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Estimation of phyto plankton loss rates from daily photosynthetic rates and observed biomass changes in lake constance europe

Tilzer, M.M.

Journal of Plankton Research 6(2): 309-324

1984


ISSN/ISBN: 0142-7873
DOI: 10.1093/plankt/6.2.309
Accession: 005388036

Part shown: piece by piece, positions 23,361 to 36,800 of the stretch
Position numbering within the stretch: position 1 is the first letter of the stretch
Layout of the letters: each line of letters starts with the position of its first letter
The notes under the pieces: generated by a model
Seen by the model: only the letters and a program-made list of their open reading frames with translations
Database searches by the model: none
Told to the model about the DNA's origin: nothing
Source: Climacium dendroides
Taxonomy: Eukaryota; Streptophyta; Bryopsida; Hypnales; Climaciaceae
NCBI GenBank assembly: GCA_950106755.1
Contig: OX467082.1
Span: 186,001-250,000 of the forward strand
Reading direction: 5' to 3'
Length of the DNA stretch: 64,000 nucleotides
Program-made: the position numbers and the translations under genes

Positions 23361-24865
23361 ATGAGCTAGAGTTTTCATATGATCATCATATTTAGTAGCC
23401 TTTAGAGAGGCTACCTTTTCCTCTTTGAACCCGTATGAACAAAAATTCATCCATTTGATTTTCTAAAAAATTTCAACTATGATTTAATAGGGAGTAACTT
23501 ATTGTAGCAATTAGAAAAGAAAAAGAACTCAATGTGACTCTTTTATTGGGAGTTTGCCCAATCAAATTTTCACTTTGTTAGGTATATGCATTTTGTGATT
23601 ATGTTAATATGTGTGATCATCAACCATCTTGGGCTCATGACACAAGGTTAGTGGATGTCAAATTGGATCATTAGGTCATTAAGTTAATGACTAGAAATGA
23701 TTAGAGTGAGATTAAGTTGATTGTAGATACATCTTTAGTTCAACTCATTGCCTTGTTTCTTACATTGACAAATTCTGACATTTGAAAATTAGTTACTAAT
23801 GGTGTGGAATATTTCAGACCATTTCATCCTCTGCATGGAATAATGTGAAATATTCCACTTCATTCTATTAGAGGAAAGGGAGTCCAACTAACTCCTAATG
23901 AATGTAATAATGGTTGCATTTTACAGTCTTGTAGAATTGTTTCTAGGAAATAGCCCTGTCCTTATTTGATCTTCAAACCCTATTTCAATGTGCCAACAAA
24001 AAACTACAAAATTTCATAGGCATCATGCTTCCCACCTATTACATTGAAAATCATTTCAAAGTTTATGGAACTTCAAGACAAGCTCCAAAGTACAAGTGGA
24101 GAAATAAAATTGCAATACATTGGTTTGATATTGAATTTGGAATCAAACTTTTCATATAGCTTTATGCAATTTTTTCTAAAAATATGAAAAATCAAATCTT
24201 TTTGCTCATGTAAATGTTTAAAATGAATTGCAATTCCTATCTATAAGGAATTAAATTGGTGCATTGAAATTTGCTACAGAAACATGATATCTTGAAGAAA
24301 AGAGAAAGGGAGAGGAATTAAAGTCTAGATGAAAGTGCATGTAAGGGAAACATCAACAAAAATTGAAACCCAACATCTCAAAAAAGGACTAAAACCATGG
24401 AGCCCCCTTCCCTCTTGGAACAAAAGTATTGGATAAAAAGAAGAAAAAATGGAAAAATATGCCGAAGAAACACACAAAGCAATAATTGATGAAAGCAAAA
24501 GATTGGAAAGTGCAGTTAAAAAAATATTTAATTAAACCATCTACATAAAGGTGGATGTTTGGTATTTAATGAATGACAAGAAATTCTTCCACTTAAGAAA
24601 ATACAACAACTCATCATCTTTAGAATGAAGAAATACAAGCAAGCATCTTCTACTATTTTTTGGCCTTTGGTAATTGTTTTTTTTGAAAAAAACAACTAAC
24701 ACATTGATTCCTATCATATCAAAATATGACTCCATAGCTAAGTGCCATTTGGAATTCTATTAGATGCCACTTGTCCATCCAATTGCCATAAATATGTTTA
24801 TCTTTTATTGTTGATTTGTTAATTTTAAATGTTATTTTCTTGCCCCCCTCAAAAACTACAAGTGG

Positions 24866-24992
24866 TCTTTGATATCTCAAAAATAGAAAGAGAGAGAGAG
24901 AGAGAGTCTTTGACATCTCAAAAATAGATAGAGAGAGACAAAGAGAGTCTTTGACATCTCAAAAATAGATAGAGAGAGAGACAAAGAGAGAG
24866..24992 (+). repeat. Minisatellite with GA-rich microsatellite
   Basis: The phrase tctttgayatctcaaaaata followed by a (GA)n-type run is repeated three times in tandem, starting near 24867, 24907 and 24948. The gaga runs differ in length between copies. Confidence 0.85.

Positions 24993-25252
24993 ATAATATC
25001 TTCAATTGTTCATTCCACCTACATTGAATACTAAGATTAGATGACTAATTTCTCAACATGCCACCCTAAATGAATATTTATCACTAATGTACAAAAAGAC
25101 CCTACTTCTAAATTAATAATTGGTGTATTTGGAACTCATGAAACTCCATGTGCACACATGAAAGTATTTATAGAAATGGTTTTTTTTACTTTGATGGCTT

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Potential growth rates of phytoplankton biomass were estimated year-round from production rates and biomass and were compared with observed changes in euphotic phytoplankton biomass. Potential growth was always greater than observed growth. The discrepancy between both is attributed to losses. Relative loss rates showed wide seasonal fluctuations with highest values during the spring bloom and autumnal phytoplankton maximum, respectively. Loss rates of photoassimilated C showed one peak in late May which lead to a clear-water phase. Relative loss rates were highly correlated with potential growth rates; observed growth rates were not. Most losses occur immediately after the production process and do not lead to increases in biomass. During the spring bloom grazing by zooplankton is the single most important factor leading to losses from the phytoplankton community. During that time, 80-98% of overall losses can be accounted for by grazing, sedimentation and wash-out combined. During brief periods in summer and autumn, sedimentation rates comprised > 50% of overall losses. In autumn only 30-40% of overall losses were due to the above-mentioned processes. Residual losses can be attributed to respiration, lysis and bacterial remineralization. Grazing, respiration and lysis lead to recycling of C and nutrients. Sedimentation rate measurements suggest an average euphotic C regeneration rate of 85%. For the transfer efficiency of C along the food chain the relative significance of respiratory losses in overall losses is of fundamental importance.

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